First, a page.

Every business strives to pull in revenue that will ultimately boost the bottom line. However, keeping your company in prime shape to seize profitable opportunities and overcome financial challenges relates to another objective: having a healthy cash flow.

Every organization, with enough time, will experience strong economies and repressed ones. As captain of your proverbial ship, your job is to ensure your business sails the seas on a healthy cash flow in good times and bad.

Success Comes in Waves

The cash flow success of virtually any company depends on two cycles: sales and disbursement.

The sales cycle includes how long it takes your business to 1) design, develop, and produce or provide a product or service; 2) market that product or service; and 3) eventually close a sale and collect the accounts receivable.

The importance of collections cannot be overstated. From clear, accurate invoicing to using bank lockboxes for faster access to money, collections remains a major aspect of cash flow management.

Many companies either underestimate the difficulty of the sales cycle or lose sight of its tendency to gradually expand in length. The former problem often affects start-ups. Entrepreneurs may believe they can get their wares to market, close deals, and collect on them more quickly than reality allows.

The latter quandary, losing sight of the elongation of the sales cycle, can affect even well-established companies. Regular customers may start taking longer to pay, or a major buyer might jump ship and be harder to replace than expected.

The second cycle, disbursements, entails the process of managing the regular, outgoing payments to employees, vendors, creditors (including short- and long-term financing), and other parties. Outgoing payments affect cash flow.

The sales and disbursements cycles overlap. If they don’t do so evenly, your delayed cash flow can create a crisis. Business owners need to understand the interaction between the money being spent to generate revenue and the revenue actually being generated.

Just as you work to match revenue to expenses, you also should ensure that your sales cycle (cash inflows, including outside financing) at least matches your disbursements cycle (cash outflows). Ideally, you convert sales to cash more quickly than you pay expenditures — thereby strengthening cash flow.

Full-picture Accounting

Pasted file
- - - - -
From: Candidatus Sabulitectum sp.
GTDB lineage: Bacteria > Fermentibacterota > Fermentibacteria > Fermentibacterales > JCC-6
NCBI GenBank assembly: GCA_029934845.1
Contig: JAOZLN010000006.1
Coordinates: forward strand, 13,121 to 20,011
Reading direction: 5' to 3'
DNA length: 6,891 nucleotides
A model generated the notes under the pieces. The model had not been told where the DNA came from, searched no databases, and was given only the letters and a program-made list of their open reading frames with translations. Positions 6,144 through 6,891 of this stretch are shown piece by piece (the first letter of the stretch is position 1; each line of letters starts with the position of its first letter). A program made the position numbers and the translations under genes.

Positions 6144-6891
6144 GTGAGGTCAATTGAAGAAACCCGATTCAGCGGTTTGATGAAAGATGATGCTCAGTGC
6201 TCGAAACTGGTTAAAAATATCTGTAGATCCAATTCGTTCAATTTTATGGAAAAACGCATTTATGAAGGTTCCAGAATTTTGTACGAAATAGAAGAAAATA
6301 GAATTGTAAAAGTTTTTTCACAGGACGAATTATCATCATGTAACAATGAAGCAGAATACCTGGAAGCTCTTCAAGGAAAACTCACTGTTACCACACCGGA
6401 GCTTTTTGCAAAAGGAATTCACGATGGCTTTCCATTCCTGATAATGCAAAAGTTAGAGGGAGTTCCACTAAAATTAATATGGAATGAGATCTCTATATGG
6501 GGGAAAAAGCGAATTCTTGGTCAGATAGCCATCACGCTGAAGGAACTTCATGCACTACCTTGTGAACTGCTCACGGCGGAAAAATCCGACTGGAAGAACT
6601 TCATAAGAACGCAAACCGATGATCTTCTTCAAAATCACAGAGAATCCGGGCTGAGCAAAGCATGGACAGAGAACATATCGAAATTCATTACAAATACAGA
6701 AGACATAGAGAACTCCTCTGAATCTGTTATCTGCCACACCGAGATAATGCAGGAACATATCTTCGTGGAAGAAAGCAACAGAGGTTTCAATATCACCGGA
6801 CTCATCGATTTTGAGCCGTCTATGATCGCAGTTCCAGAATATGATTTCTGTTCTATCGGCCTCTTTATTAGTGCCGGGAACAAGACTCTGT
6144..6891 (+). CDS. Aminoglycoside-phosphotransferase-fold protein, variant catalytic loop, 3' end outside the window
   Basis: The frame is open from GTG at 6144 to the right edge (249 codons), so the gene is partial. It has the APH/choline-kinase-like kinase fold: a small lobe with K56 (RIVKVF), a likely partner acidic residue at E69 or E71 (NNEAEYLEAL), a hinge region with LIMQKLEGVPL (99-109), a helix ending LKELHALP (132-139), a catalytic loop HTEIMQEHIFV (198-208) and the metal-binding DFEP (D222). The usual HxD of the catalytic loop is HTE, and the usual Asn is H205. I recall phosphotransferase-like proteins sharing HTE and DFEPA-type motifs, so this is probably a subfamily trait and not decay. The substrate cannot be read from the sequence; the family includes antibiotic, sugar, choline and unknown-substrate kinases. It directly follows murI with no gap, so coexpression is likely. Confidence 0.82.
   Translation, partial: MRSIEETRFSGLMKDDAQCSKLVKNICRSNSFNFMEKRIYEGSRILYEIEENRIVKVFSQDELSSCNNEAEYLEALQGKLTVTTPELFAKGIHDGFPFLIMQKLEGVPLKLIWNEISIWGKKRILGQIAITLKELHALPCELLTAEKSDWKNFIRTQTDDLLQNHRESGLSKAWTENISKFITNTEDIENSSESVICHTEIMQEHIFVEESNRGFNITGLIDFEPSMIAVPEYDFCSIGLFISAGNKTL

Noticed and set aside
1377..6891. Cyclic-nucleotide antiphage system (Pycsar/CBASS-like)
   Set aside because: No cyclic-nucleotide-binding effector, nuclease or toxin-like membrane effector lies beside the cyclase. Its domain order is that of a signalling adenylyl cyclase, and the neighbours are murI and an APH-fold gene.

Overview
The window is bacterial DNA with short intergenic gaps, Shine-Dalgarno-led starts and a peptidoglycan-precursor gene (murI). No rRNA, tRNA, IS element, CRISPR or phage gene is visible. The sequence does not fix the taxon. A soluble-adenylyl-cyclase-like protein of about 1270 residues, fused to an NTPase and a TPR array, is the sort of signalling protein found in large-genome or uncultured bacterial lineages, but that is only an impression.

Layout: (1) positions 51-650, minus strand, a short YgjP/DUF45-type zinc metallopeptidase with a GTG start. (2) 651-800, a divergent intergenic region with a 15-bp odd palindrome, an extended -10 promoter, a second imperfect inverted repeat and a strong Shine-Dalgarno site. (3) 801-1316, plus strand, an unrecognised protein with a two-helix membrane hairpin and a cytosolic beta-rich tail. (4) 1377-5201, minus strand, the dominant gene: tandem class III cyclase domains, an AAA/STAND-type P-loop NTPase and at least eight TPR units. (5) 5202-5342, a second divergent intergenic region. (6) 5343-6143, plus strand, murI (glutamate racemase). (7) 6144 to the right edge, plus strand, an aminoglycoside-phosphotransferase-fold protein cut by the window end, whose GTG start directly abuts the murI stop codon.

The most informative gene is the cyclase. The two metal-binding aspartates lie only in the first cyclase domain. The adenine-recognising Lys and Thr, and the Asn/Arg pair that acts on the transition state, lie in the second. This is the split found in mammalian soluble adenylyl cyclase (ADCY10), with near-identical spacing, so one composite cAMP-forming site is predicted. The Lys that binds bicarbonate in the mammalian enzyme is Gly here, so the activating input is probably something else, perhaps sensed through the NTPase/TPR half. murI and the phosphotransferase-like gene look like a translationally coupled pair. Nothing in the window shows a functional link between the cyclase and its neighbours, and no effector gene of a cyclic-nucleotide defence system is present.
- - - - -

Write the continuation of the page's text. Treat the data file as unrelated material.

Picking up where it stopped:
As your sales and disbursements cycles roll along, your company generates data. Failing to process this information completely and accurately could lead to cash flow confusion — or worse.

If you do not leverage the power of today’s financial software, you leave yourself vulnerable to the whims of fortune. At minimum, your accounting system should allow you to enter common transactions such as logging cash receipts onto deposit slips, cash disbursements onto checks, and purchase and sales transactions onto orders and invoices, respectively. Consider, also, how you may be able to automate some of the processes, saving both time and money.

From there, review your use of ledgers. Every basic accounting system has a general ledger. But you may need a system with multiple subsidiary ledgers and special journals that simultaneously post when documents are saved.

Report generators are also critical for managing cash flow accurately. Your system should allow you to readily generate accounting reports — daily, weekly, monthly, and annually. This means being able to easily record and access recurring transactions as well as accounts payable aging and payment scheduling.

Today’s accounting systems also can provide you with a “dashboard” of real-time information and decrease the likelihood of being caught off guard by cash flow disruptors. In addition, budgeting tools can help you set and monitor budgets, perform “What if?” analyses, and compare actual results to goals.

A Manageable Voyage

Determination and adept planning lead to effective cash flow management. If you keep your eyes on the horizon and monitor the right metrics carefully, you should experience, if not smooth sailing, at least a manageable voyage toward profitability.

If you need assistance navigating your data, our business insights and analytics team members can help you set up and utilize a customized dashboard to help you meet your cash flow goals. Call, email, or complete the contact form to let us know how we can help you take the next right step.

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© Copyright 2021 Thomson Reuters. 

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Our firm provides the information in this e-newsletter for general guidance only, and does not constitute the provision of legal advice, tax advice, accounting services, investment advice or professional consulting of any kind. The information provided herein should not be used as a substitute for consultation with professional tax, accounting, legal or other competent advisors. Before making any decision or taking any action, you should consult a professional advisor who has been provided with all pertinent facts relevant to your particular situation. Tax articles in this e-newsletter are not intended to be used, and cannot be used by any taxpayer, for the purpose of avoiding accuracy-related penalties that may be imposed on the taxpayer. The information is provided “as is,” with no assurance or guarantee of completeness, accuracy or timeliness of the information, and without warranty of any kind, express or implied, including but not limited to warranties of performance, merchantability and fitness for a particular purpose.




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